Download: Nanay (2000) Philosophical Questions in the Evolution of Language.pdf

Nath, S. (2013). U. T. Place as a Behaviourist. International Journal of Scientific and Research Publications, 3(9), 183-185. www.ijsrp.org/research-paper-0913/ijsrp-p2125.pdf
Download: Nath (2013) UT Place as a Behaviourist.pdf

Nath, S. (2013). Resolution of some problems in the identity theory of mind. IOSR Journal Of Humanities And Social Science, 10(5), 51-57.
Download: Nath (2013) Resolution of Some Problems in the Identity Theory of Mind.pdf

Nath, S. (2014a). J. J. C. Smart in defence of Place's identity theory of mind. IOSR Journal Of Humanities And Social Science, 19(2), 26-29.
Download: Nath (2014) JJC Smart in Defence of Place's Identity Theory of Mind.pdf

Nath, S. (2014b). Type-token dichotomy in the identity theory of mind. Journal of Business Management & Social Sciences Research, 3(4), 1-5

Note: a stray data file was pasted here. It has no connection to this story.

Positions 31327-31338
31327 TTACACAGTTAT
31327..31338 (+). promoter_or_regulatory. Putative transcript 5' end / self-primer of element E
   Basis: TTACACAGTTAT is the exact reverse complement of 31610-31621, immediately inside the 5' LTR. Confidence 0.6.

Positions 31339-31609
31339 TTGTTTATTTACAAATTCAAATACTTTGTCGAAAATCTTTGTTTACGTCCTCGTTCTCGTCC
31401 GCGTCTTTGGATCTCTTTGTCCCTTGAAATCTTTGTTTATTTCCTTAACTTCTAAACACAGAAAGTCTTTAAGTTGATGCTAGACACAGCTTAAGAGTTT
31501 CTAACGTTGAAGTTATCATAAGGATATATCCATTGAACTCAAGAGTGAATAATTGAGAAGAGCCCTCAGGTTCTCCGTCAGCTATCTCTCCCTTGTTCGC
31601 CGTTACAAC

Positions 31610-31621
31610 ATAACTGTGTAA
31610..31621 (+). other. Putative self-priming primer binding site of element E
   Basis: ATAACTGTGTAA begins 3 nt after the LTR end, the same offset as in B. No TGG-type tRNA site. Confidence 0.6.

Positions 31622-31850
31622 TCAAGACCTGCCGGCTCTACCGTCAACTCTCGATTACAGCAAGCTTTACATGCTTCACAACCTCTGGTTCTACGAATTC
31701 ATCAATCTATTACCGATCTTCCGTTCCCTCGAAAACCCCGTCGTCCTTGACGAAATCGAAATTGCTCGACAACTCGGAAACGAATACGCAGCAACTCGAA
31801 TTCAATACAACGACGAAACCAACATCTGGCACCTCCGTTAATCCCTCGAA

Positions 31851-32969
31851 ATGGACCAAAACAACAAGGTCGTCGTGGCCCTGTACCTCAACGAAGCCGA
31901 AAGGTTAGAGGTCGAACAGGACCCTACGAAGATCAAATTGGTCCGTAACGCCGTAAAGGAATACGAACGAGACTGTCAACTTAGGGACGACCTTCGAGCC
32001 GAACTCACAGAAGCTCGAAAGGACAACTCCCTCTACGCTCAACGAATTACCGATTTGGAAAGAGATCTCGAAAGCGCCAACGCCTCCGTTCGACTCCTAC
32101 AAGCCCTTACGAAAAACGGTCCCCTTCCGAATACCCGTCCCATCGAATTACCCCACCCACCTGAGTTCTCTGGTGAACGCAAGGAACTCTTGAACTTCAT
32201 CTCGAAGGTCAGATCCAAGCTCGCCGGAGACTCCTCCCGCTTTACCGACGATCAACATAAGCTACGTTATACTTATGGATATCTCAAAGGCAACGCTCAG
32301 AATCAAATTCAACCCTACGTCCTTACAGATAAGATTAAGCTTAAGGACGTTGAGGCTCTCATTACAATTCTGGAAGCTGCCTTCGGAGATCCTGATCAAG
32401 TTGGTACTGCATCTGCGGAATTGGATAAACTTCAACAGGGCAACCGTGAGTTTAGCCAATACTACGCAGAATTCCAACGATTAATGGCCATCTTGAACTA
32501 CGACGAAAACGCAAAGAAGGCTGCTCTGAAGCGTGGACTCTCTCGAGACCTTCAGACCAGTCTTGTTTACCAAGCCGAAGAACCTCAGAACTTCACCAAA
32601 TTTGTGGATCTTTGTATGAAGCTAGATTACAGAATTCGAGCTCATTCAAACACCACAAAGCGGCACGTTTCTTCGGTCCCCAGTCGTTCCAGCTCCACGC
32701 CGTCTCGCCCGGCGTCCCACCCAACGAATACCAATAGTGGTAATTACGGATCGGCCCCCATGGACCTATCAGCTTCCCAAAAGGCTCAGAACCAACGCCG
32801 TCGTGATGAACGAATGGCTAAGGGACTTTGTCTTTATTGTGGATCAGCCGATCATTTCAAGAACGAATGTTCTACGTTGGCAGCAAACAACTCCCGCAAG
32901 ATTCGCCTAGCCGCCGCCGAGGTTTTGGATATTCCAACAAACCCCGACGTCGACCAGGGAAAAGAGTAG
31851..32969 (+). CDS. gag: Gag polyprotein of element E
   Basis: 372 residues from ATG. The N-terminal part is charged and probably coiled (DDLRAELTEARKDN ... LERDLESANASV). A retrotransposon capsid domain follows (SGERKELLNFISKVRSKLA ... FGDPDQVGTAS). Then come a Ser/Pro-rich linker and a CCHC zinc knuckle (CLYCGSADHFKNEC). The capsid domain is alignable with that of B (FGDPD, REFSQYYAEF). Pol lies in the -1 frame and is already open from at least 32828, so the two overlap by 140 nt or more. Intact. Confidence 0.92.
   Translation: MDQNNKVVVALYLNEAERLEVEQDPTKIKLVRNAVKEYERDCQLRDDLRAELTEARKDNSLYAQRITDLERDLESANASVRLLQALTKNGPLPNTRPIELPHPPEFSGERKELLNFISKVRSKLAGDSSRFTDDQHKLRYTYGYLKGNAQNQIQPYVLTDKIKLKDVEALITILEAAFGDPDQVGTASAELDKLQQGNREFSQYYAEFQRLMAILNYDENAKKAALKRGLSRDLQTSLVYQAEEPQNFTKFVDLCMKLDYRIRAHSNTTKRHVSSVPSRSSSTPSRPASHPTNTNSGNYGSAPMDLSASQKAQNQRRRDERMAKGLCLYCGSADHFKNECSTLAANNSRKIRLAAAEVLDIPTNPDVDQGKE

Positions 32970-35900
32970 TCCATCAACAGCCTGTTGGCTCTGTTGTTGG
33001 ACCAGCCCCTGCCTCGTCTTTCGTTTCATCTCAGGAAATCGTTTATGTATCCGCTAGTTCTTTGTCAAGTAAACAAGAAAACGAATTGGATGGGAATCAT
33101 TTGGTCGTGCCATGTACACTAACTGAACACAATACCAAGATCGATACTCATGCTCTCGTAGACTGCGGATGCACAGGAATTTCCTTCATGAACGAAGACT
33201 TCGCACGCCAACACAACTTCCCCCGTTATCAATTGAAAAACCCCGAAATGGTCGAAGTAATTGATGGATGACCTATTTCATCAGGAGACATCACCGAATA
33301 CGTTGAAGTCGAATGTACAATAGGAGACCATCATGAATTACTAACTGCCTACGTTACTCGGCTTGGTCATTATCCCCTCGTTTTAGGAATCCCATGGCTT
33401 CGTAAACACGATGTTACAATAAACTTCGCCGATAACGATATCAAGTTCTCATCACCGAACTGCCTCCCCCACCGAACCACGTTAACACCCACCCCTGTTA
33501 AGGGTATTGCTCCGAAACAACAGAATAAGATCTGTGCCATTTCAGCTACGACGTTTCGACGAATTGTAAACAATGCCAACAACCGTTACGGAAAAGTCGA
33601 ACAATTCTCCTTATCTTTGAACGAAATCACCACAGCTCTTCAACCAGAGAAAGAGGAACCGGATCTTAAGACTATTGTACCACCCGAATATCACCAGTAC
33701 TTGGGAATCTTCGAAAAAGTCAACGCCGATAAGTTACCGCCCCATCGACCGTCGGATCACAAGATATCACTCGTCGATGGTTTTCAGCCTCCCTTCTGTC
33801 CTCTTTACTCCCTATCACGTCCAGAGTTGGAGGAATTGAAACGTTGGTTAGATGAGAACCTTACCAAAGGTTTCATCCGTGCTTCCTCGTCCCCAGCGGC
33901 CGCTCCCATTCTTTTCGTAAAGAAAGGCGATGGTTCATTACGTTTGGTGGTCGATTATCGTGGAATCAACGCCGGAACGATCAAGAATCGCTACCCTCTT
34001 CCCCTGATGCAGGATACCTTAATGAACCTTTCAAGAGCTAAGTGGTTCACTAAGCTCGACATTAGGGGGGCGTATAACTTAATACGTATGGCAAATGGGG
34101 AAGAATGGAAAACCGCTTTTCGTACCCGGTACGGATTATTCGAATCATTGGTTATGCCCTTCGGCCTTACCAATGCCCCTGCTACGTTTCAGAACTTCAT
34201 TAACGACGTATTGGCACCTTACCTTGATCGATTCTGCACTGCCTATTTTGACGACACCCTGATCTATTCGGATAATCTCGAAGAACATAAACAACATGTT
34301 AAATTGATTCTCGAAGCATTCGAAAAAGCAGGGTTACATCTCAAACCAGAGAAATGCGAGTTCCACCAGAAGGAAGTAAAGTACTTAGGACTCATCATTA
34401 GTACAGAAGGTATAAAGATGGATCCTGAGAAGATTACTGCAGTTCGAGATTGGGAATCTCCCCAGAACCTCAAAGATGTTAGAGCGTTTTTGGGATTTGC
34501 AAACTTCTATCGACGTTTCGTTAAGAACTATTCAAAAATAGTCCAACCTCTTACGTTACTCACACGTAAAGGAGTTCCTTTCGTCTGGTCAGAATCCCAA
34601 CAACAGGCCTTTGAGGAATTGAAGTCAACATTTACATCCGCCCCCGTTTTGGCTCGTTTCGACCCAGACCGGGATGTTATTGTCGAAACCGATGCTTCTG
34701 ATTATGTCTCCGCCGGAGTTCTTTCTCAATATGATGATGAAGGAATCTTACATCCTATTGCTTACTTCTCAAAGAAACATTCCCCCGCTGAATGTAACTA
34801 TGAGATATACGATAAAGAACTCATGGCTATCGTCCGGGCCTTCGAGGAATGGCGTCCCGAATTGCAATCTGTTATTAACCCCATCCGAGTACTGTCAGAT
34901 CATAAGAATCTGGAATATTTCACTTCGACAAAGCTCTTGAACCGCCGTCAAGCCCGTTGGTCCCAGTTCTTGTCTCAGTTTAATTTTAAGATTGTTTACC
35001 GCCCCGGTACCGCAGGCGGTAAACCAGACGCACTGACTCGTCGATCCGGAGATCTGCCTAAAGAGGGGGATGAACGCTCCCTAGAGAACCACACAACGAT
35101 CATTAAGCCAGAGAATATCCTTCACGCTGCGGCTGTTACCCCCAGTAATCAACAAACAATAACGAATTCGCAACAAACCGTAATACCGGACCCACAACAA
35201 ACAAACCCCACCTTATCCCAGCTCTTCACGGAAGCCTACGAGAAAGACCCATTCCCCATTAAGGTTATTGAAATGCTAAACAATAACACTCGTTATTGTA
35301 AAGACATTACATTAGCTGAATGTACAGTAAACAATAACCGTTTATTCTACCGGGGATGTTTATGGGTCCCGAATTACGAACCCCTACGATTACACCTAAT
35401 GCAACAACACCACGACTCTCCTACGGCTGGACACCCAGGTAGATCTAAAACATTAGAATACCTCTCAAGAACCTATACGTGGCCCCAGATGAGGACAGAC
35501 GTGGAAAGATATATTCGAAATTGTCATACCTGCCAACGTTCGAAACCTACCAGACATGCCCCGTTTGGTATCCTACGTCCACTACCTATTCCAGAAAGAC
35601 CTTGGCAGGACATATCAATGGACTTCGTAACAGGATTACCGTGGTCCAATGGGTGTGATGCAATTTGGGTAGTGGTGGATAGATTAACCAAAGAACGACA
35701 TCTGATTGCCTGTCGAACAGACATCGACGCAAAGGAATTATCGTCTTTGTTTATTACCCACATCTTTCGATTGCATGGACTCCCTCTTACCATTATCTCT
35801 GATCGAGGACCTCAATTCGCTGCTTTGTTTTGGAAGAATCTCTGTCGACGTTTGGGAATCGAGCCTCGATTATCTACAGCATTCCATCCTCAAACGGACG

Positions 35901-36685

Download: Nath (2014) Type-Token Dichotomy in the Identity Theory of Mind.pdf

Nathan M. J. (2021). The Mind-Body Problem 3.0. In F. Calzavarini, & M. Viola (Eds.), Neural Mechanisms (Studies in Brain and Mind, vol 17). doi:10.1007/978-3-030-54092-0_12
Abstract:
This essay identifies two shifts in the conceptual evolution of the mind-body problem since it was molded into its modern form. The “mind-body problem 1.0” corresponds to Descartes' ontological question: what are minds and how are they related to bodies? The "mind-body problem 2.0" reflects the core issue underlying much discussion of brains and minds in the twentieth century: can mental states be reduced to neural states? While both issues are no longer central to scientific research, the philosophy of mind ain't quite done yet. In an attempt to recast a classic discussion in a more contemporary guise, I present a "mind-body problem 3.0." In a slogan, this can be expressed as the question: how should we pursue psychology in the age of neuroscience?
[Citing Place (1956)]  

Neisser, J. (2017). What subjectivity is not. Topoi, 36, 41-53. doi:10.1007/s11245-014-9256-5
Abstract: